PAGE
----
When it comes to weekends away, parents often struggle with guilt, particularly if their children are still babies. They are faced with a choice of leaving their child behind and worrying about how they will be looked after, or taking the baby along and potentially struggling to enjoy the weekend. 

 

Almost all parents have faced this dilemma at one point or another and this is one mum's story.

 

Writing an anonymous piece for The Telegraph, the mum explains how she, her husband, and her 11-month-old daughter were staying in a hotel room recently while visiting friends. 

 

They decided to stay in a hotel as their friends also have children, and they didn't want to cause disruption.

 

 

Like many other new mums, the writer had missed her social life while pregnant and during the early months of her daughter's life. 

 

So, she and her husband put the baby down and took their baby monitor with them while they went for dinner. 

 

They soon realised the baby monitor would not work as far as their table and would have to check in on her themselves.

 

"We ended up going back to our room to check on our daughter - who is a very sound sleeper - every 20 minutes, while staff assured us that they would let us know if they heard a cry in passing," the writer explains. 

 

The night passed uneventfully, and both parents were back in the room by 10pm, "brushing teeth and undressing with the stealth of ninjas".

 

 

"It was only the next day that I realised I may have made a serious error of judgement", the mum explained.

 

When she described the previous evening, she was met with concerned looks from her friends.

 

“‘Oh, hotels don’t work for us', one of them said. ’We would never leave the kids on their own. It’s just not worth the risk.'

 

"There was rapid and wholehearted agreement around the table: we were the only parents prepared to leave our baby sleeping in a hotel room on her own."

 

The mum couldn't help but feel shocked by how harsh some of her friends' criticisms were.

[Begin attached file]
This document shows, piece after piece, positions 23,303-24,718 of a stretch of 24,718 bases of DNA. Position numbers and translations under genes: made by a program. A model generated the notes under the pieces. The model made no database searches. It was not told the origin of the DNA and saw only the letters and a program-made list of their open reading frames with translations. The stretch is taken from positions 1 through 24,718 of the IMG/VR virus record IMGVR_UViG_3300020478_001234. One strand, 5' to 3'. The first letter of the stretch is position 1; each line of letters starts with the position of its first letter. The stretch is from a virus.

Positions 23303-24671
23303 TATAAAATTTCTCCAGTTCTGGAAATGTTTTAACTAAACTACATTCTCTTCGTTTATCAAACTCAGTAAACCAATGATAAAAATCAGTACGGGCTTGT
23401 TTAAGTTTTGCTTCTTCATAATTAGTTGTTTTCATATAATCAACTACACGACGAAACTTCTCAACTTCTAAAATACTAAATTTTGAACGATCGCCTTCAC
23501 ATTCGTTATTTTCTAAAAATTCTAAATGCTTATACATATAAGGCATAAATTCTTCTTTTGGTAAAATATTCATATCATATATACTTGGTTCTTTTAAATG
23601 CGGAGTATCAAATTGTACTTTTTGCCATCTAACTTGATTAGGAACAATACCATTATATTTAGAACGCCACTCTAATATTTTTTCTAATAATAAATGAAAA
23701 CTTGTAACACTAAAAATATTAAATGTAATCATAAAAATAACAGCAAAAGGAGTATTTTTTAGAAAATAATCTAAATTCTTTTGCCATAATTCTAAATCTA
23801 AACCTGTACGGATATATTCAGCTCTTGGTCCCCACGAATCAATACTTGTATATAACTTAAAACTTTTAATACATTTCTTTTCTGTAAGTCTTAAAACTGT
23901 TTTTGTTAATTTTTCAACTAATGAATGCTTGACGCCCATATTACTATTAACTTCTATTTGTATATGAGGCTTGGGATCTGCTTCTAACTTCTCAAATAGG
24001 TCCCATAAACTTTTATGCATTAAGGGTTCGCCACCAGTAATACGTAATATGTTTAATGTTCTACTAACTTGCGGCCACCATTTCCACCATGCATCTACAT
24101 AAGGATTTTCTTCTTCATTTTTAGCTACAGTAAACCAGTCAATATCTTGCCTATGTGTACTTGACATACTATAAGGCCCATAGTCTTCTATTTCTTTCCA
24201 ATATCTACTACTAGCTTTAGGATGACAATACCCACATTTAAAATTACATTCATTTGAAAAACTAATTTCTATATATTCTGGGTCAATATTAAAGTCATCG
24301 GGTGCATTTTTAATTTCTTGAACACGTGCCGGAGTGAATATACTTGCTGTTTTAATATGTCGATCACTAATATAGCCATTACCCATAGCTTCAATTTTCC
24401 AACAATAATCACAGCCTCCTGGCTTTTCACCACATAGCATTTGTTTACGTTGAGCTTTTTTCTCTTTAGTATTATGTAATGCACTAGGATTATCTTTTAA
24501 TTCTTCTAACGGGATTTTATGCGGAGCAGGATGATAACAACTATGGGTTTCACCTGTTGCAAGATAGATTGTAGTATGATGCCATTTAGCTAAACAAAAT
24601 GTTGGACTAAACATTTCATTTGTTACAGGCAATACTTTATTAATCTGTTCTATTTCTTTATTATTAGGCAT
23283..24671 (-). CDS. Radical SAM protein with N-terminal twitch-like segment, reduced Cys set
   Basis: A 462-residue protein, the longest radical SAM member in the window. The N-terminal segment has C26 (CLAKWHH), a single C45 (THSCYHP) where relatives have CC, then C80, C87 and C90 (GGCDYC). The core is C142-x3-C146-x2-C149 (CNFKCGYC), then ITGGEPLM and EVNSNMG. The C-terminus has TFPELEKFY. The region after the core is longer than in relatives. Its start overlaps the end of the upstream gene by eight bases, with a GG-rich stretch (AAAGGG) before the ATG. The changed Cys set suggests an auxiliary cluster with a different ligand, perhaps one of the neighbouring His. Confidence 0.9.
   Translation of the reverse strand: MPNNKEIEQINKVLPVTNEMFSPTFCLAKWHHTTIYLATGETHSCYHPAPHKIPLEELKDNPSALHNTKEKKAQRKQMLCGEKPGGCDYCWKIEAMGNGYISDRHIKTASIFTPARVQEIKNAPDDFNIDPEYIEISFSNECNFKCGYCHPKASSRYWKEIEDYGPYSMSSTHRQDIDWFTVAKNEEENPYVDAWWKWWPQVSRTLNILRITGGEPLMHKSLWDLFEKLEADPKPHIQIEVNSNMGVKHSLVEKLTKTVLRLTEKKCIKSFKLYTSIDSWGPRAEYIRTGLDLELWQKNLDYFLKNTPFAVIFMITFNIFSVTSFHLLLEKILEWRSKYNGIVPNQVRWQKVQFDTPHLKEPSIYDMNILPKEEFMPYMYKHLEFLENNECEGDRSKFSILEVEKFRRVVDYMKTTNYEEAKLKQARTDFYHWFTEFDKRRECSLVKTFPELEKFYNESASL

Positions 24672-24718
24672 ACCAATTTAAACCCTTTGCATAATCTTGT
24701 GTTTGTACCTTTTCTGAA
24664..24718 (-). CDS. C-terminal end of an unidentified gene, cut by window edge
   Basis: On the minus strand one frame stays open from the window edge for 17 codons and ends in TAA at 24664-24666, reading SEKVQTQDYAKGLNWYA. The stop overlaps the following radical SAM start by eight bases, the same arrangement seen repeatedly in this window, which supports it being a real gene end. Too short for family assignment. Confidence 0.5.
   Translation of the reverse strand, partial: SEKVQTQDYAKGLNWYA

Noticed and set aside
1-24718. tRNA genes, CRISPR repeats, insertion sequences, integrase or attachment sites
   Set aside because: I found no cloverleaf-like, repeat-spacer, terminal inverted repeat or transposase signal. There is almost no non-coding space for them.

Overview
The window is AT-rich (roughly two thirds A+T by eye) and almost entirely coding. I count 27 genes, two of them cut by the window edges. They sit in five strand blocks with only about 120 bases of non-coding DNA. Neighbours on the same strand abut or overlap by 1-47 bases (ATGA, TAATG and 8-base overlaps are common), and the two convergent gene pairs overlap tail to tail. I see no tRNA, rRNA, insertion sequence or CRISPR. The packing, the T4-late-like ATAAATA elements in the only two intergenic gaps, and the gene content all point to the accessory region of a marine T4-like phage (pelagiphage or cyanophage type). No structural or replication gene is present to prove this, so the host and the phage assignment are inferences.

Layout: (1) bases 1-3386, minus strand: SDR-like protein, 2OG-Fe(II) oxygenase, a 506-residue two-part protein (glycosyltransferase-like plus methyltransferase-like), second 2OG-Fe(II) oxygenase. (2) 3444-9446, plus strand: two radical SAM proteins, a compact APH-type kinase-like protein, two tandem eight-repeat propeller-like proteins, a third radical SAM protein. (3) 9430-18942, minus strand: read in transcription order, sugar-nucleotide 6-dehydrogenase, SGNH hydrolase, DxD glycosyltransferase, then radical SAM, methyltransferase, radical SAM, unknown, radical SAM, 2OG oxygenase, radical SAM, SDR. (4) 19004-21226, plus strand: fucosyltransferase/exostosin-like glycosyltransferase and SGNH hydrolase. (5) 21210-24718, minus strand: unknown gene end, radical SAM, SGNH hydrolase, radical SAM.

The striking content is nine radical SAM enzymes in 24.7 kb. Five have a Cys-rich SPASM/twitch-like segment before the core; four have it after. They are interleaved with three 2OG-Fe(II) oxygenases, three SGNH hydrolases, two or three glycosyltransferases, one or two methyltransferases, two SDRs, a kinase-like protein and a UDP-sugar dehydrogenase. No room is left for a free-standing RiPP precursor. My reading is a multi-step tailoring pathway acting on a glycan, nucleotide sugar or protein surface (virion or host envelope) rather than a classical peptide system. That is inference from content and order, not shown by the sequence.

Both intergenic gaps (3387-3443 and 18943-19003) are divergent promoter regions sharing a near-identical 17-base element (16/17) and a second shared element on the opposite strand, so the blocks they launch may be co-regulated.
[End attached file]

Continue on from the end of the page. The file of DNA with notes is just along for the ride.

"It was my turn to be shocked," she said. She pointed out that some of these parents are considering putting their babies at great risk by cycling through London with them.

 

"What is worse is that I know some of them are considering cycling through London with their babies - are they mad?

 

"All I'm talking about here is letting my baby sleep peacefully in a room without me, as she does every night."

 

In retrospect, the writer said she would have probably used a babysitting service to minimise her worries. 

 

The mum concedes that there is a small risk of someone entering her hotel room, unlike her house at home once it is locked. 

 

 

However, she says this risk is too small for her to want to stay in with her baby all night long. 

 

"What are the chances, really, that one of the few people with access to our hotel door key would want and be able to harm our baby?

 

"I don't know the exact odds but they are too small to make me waste an evening sitting in with her in silence, in the dark.

 

"And definitely too small to make me avoid hotels entirely. I don't think that makes me naive, or reckless."

 

Over to you mums - what do you think?

 

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